Village hosts Gala art show featuring resident artists
By Kristian Partington
On the evening of March 1 with a late-winter blizzard raging outside, the Village of Tansley Woods shone with warmth as team members and volunteers transformed the Town Hall into a fine art gallery featuring more than 90 paintings by resident artists. The exhibit showcased the progression of talent nurtured over the course of nearly two years under the guidance of instructor Diana Gurd-Trask, while celebrating the power of art to inspire those who create and absorb it.
“Art is a form of love,” says Alexey Becquer De Dios, the recreation team member who spearheaded the art show planning. “It is the silent poetry that frees the dream of every soul on the earth. The art class has given them a chance to practice and learn new techniques, a chance to make new friends and a chance to shine again.”
Alexy brims with pride as he considers the work of the residents, and he felt it was important to honour their talent by showcasing their work. In doing so, perhaps others will be inspired to step outside of their comfort zones to express themselves in artistic fashion.
Diana has travelled the world throughout her career and seen firsthand how others are inspired by the work of artists, both renowned and little known. In her remarks to the gathered audience, she pointed out a collection of four paintings at the front of the room. Resident John Burke created the first, she explained – a large, beautifully detailed village scene, dominated by a church steeple under a blue, autumn sky. His granddaughters created the other three, called to paint after seeing what their grandfather could do, despite the fact that Parkinson’s disease presents other challenges in his life and he was 50 before he ever picked up a paint brush.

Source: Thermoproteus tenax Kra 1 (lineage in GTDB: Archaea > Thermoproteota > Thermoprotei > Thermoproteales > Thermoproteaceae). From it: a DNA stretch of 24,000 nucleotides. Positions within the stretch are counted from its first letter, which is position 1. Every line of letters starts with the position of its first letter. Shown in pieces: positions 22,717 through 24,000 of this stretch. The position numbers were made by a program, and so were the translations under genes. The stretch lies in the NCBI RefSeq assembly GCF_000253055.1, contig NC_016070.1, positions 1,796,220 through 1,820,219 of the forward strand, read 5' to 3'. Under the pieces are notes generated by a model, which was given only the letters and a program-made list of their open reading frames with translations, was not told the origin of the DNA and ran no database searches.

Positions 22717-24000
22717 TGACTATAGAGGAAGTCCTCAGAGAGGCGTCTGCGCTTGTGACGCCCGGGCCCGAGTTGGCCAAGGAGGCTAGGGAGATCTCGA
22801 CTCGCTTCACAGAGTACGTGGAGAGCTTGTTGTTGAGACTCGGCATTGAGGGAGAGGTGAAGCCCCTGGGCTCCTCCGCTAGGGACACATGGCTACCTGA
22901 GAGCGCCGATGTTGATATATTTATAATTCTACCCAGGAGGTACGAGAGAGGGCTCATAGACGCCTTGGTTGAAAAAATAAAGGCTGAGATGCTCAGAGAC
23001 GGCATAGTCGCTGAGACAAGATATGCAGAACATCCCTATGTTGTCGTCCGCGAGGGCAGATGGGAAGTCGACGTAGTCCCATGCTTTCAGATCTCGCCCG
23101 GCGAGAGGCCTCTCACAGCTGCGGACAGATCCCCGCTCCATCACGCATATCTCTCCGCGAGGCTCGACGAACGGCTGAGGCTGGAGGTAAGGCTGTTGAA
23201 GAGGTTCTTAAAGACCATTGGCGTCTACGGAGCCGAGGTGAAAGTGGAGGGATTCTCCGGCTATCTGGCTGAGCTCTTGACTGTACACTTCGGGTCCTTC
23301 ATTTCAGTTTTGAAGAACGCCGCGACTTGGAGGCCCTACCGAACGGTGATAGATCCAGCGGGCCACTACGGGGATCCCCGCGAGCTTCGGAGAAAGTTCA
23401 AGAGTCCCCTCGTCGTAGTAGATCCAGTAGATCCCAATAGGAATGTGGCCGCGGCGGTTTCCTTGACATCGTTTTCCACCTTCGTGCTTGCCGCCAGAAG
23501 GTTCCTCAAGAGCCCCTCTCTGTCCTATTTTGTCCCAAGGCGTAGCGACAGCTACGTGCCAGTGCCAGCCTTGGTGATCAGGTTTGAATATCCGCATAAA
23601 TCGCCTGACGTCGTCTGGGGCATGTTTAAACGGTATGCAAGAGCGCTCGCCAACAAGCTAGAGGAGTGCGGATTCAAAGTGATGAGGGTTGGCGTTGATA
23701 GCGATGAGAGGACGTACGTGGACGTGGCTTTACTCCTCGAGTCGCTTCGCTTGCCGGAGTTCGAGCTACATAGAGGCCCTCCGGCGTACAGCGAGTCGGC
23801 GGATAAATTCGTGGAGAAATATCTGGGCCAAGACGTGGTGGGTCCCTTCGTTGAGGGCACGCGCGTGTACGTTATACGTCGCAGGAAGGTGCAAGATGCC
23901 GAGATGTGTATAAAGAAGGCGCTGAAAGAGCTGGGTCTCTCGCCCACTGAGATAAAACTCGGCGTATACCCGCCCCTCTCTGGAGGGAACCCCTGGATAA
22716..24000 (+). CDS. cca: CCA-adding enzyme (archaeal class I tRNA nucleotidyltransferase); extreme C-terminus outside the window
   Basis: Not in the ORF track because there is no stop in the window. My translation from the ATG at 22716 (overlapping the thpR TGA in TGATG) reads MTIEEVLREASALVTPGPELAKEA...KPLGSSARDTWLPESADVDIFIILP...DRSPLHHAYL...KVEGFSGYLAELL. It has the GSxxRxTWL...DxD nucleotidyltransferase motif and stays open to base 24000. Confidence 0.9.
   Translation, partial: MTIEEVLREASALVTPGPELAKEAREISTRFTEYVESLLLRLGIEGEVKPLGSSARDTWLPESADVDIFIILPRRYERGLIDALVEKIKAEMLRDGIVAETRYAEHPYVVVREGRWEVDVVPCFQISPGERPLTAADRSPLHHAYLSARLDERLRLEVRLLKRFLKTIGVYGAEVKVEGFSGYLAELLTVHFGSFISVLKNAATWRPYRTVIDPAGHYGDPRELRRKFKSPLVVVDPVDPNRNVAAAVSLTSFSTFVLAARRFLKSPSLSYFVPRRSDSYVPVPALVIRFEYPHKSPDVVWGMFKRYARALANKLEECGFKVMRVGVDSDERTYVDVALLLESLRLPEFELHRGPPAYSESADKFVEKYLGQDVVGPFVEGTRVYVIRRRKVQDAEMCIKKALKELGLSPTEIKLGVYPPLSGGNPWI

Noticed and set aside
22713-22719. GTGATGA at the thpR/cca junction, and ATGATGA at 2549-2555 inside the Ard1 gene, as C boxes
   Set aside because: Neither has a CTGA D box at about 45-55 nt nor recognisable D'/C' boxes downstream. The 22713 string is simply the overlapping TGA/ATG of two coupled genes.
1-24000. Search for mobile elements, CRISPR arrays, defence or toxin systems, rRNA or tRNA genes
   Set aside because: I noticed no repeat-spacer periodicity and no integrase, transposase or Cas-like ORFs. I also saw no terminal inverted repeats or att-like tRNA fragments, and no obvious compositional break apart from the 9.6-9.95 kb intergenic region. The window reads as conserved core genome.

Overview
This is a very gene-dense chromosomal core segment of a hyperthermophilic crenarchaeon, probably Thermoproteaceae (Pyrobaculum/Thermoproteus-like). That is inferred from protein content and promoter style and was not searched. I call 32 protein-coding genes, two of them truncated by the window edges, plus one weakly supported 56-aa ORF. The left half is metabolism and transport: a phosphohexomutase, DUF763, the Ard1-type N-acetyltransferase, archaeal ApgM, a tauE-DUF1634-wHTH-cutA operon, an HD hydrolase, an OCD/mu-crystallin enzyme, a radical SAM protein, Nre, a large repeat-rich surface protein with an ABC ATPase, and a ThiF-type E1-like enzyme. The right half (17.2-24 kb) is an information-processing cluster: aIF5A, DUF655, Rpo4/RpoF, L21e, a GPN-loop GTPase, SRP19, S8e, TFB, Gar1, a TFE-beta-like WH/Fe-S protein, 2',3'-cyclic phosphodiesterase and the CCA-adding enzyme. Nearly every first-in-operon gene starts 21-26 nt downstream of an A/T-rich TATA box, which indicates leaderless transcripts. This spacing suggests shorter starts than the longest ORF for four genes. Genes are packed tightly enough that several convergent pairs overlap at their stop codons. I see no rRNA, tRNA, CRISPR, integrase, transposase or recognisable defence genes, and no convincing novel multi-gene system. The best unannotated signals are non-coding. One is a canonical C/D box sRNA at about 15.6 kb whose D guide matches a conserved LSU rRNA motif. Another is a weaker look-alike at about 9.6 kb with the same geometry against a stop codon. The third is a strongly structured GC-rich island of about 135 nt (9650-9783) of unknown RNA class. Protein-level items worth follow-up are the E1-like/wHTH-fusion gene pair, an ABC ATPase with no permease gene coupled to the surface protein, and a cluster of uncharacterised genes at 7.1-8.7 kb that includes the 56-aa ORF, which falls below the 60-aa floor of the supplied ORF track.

Some people are simply inspired when they see what others can do in a fun, supportive group where there really is no right or wrong. As Diana says: “There is no bad art, there really isn’t.
“I guess I started them out on the path but, boy, I learned a lot from everybody,” she adds. “A lot of people would come in and you could tell they weren’t feeling very well, and by the time they left, they’d say, ‘I wasn’t in pain when I was doing this – it went away.’ ”
John says he finds comfort both in the act of painting and in he camaraderie of the group. “It’s wonderful, because everybody flatters everybody else,” he says. “It becomes a little bit of a love in. It’s something in common that you have.”
When asked what he loves most about painting, there is no hesitation.
“The colours," he answers; "studying the colour wheel and picking out colours that are bold and splashy, that look good together and complement each other.” Painting can be difficult, at times, he admits. He has to fight the shakiness his illness causes, sometimes holding he brush with both hands, but he perseveres and his effort and skill, like so many of the others on display, is well worth the gala celebration.